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Faculty of Mathematics

Installing Linux on your Laptop

Installing Linux on your Laptop

Some variants of Linux can be installed by plugging your laptop into one of the laptop connections and booting over the network - no CDs or DVDs etc are needed.

  • Connect laptop to a wired laptop-network port.
  • Set the BIOS boot order to put "PXE" (aka Ethernet or just Network) first - some systems let you temporarily change the boot order by hitting F12 (or occasionally other keys such as F10) during the Power on Self-Tests which saves you from having to change the order several times.
  • While connected to the Laptop network a PXE boot should cause a boot menu to be displayed which will list a number of boot options including various Linux 'LiveCD' distributions as well as more traditional installers.
    The 'LiveCD' setups should allow you to test that all the hardware is supported before installing onto the local disk and can also be used to test hardware, copy files etc.

Running Linux 'LiveCD' distributions

A number of the systems listed will be 'LiveCD' setups which can be loaded into the machine without needing to install them.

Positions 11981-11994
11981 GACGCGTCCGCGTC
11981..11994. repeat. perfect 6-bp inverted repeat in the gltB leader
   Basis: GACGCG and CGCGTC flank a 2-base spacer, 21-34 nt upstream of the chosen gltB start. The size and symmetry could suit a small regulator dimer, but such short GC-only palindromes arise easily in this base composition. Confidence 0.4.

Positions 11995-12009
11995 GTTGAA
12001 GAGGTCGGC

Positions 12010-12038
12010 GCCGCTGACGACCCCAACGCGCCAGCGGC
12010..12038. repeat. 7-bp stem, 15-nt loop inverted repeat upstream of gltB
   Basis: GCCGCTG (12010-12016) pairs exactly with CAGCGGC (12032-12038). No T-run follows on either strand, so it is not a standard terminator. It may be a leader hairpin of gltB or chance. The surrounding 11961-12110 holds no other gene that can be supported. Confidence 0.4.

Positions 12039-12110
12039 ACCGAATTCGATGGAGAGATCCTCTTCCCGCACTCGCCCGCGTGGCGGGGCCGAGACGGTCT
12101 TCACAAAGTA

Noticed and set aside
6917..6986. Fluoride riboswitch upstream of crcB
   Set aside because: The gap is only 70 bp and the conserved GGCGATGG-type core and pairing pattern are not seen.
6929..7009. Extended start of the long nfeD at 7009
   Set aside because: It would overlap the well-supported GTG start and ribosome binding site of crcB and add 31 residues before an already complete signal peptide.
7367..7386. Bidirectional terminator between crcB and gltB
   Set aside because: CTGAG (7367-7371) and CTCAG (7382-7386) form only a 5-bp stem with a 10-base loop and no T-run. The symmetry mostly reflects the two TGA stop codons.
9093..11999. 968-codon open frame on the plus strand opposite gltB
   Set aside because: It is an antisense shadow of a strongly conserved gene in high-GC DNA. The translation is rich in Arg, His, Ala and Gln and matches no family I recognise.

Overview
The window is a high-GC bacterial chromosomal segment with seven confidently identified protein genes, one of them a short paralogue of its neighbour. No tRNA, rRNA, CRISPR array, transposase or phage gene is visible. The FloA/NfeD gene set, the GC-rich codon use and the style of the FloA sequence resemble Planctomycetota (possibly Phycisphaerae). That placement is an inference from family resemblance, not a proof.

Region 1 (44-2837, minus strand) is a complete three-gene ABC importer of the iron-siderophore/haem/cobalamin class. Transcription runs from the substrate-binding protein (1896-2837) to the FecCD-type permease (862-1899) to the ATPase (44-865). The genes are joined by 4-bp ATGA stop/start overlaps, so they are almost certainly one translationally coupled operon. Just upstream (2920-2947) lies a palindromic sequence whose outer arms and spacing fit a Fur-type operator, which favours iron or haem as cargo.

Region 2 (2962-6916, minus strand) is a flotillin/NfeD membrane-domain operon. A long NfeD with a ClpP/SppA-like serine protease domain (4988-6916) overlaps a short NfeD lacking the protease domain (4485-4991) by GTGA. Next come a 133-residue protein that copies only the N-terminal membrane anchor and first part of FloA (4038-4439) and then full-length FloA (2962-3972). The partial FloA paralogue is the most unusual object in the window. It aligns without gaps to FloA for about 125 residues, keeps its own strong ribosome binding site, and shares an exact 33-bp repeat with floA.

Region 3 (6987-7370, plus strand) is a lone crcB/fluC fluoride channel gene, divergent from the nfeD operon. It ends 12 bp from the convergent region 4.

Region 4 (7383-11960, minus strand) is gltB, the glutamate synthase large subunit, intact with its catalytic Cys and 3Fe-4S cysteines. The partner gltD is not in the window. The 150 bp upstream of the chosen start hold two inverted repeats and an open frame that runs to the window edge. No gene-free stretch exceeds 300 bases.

As well as allowing you to install from the running systems the 'LiveCD' versions let you check that the hardware is actually supported before attempting the install.

The 'LiveCD' setups include:

  • Ubuntu 14.04 (32-bit and 64-bit platforms)
  • Ubuntu 13.04 (32-bit and 64-bit platforms)
  • Ubuntu 12.04 (32-bit and 64-bit platforms)

For those who are not familiar with Linux we suggest that you look at the Ubuntu distribution first. At the time of writing the Fedora 19 installer is also available but hidden away in the Test menu.

Some other Linux installers

Sometimes the 'LiveCD' versions are not what is needed, e.g. if there are extra drivers needed to support the hardware. In some of these cases running a more traditional installer may help. Look for a line with "no auto options".

Other things

In addition to the systems mentioned above there are various hardware testing tools in the Hardware menu, and some more advanced and testing options which you may want to talk to us about before using.

Available hardware tests include:

If you know of any other test utilities which we should add or if we need to update the utilities above, please let us know.

We can't really "support" any of these. Note that we are more likely to be familiar with the Ubuntu and Fedora setups simply because more people here choose to run them on their laptops.